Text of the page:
I have been reading quite a bit about the so called Witchfinder General, Matthew Hopkins and his side kick John Stearne. Together they toured East Anglia exposing men and women as witches, hearing their confessions and handing them over to the authority to be tried and later hanged. Many people believe wrongly that witches were burned at the stake. This was extremely rare, although women were dispatched in this fashion for treason. Killing your husband was considered a treasonable offense and would lead to death by fire.
From 1645 to 1647 unfolds this fascinating story of two men who, although witch hunting had been around before, really started the grisly ball rolling and were responsible for at least a hundred deaths of largely innocent women, although some men were also hanged too.
When one uses the word ‘innocent’ its doesn’t necessary follow that these were pleasant and affable people. Plenty were old hags, disfigured society outcasts, beggars and probably demented, under nourished and irksome members of the community. But for all that, they were not, as we know today from science and greater understanding, sexual partners of the devil, owners of vile and dangerous imps and scheming witches bent on revenge with super powers.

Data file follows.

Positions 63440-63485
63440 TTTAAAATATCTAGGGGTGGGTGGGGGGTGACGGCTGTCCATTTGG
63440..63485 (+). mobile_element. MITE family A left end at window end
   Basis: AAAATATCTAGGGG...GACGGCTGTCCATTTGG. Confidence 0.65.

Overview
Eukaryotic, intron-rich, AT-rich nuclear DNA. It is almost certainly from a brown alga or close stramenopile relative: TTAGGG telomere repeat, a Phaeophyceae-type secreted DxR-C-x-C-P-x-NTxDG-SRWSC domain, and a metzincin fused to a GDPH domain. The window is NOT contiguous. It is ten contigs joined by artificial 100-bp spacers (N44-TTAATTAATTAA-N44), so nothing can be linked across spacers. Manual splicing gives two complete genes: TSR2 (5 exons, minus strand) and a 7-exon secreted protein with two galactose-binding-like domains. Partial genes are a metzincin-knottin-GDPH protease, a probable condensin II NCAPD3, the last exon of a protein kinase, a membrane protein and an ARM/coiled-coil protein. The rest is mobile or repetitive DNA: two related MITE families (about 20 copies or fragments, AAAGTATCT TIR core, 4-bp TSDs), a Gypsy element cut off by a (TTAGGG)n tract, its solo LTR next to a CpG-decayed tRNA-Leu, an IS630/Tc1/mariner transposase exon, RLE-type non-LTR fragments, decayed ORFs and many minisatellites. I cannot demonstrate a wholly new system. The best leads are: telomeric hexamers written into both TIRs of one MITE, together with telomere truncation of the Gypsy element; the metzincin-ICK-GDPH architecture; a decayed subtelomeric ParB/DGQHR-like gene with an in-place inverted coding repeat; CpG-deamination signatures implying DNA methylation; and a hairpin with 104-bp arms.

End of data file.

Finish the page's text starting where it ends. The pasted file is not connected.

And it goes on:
One wonders why the question was never asked or considered by the accusers, judges and prosecutors, that if they were so called friends of Satan and about to blight crops, send plagues and agues to livestock, cause the children of hated neighbours to wither and die, why they could not escape detection or improve their standards of living and escape to far off parts?
For me, this area of English history begs exploring for the Vobes Show and a video documentary would be cool too and although East Anglia is a fair distance from the sunny beaches of Worthing in Sussex, it would be intriguing to learn more and explore it’s murky past.